Farm to Food Bank is Accelerating Access

There are many steps involved in getting a food item into the hands of a guest at our food bank or a partner pantry. But broadly speaking, food comes to the food bank from two different streams: donations and purchases. Like many other food banks across the nation, the last few years have shaken up our traditional sources due to the higher food cost and supply chain issues. Where once we could depend on over 50% donated food, that number has dropped to around 30%. Because we now need to purchase more food than ever before, maintaining costs while securing good nutrition and a steady supply is essential. 

Led by FMP's new Food Resource Developer, Scott Sacrey, significant progress is being made in securing more fresh produce for our agency partners and the individuals we serve while stewarding relationships with local and regional growers.

Farm to Food Bank is a full circle program that benefits local growers by coordinating with their growing seasons. When sweet corn is abundant in July, prices are sky-high, but by mid-August, prices have fallen, and farmers benefit when they can sell or donate the remainder of their crop instead of seeing it go to waste. Not only does this help the local economy, but it also promotes environmental sustainability and, most significantly, leverages local resources to get good produce into the hands of families in need.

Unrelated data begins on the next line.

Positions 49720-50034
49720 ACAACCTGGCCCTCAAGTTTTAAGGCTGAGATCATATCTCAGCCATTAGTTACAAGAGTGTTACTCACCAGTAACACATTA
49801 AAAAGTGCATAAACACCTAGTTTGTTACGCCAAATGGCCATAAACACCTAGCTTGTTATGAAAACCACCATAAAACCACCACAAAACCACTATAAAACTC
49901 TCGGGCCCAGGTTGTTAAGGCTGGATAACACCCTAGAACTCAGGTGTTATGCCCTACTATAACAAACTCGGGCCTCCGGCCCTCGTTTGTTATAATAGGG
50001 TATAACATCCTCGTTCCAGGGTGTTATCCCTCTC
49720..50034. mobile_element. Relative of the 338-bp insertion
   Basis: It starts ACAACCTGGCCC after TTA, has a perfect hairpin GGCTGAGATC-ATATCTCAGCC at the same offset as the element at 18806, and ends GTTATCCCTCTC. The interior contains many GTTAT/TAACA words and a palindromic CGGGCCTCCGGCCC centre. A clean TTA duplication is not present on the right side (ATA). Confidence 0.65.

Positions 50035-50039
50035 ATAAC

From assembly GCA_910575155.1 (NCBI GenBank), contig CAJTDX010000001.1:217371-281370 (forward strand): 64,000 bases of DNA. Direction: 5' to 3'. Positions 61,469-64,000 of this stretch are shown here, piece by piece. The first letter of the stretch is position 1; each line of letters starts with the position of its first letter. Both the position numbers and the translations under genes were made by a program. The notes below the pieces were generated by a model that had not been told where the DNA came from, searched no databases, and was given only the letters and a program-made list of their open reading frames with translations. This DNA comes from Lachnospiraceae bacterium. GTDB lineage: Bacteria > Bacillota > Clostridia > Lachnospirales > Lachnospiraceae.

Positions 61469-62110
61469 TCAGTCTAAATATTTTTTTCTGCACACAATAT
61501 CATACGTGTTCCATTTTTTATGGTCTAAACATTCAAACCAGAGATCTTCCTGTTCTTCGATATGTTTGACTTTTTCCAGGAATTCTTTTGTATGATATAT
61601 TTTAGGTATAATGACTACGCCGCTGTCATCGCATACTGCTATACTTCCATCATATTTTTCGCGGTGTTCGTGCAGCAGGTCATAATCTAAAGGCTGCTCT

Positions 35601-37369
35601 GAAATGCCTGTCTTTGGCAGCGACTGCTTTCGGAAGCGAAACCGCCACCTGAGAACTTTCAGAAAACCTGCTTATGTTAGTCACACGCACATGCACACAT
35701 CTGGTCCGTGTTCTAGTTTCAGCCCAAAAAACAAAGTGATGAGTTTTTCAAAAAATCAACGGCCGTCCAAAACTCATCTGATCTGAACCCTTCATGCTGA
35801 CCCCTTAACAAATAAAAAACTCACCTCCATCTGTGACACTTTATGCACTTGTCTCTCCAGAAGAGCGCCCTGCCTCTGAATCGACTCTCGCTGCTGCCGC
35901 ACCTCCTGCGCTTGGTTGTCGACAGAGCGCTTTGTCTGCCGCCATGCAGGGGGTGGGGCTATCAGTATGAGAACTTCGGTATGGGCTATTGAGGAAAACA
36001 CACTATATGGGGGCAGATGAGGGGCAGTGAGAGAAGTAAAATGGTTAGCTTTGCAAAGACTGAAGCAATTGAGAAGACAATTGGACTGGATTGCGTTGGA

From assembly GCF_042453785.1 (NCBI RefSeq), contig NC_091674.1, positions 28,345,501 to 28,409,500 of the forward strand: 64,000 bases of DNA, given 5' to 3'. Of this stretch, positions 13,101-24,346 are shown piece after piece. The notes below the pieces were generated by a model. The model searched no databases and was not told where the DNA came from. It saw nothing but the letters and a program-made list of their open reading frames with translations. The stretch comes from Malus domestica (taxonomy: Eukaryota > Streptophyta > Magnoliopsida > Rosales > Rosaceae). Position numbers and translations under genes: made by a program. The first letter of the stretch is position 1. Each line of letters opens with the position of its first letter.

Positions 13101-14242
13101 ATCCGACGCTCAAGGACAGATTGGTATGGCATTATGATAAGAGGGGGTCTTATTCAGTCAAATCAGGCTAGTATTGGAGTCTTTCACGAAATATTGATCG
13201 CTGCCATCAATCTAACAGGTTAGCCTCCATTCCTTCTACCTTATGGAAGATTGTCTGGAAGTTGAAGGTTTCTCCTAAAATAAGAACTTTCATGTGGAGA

When fresh produce comes into the food bank, it is almost immediately distributed at our Pop-Up grocery distribution events and shipped to our hunger-relief agency partners across the region. Strengthening regional and local partnerships means a greater variety of produce can be possible because it diminishes the time and transportation required to get it here. Produce sourced from outside the region is more expensive and less fresh.

The Farm to Food Bank program is just beginning but has already made significant gains. When we received a $20,000 grant for produce from Anthem Blue Cross Blue Shield, we were able to secure agreements with three local vendors: Bushel and a Peck (apples), Connell's Family Orchard (corn and apples), and Nuto Farms (potatoes). This will result in over 150,000 pounds of fresh produce this fall! Other efforts include working with Amish and Hmong farmers in the Withee area through an auction warehouse. We need to do more, however. In the near future, we are seeking to make more connections with local meat and dairy vendors.

When asked what it meant to get fresh produce for her and her family, Meagan, a mother in a household of six at a recent pop-up distribution in Eau Claire, replied, "My kids get excited when there is fruit. We don't buy it often - it's so expensive!"

Good food shouldn't be a luxury. Our goal and hope with the Farm to Food Bank program is to make consistent access to fresh food a reality for more families like Meagan's. 

Farm to Food Bank is Accelerating Access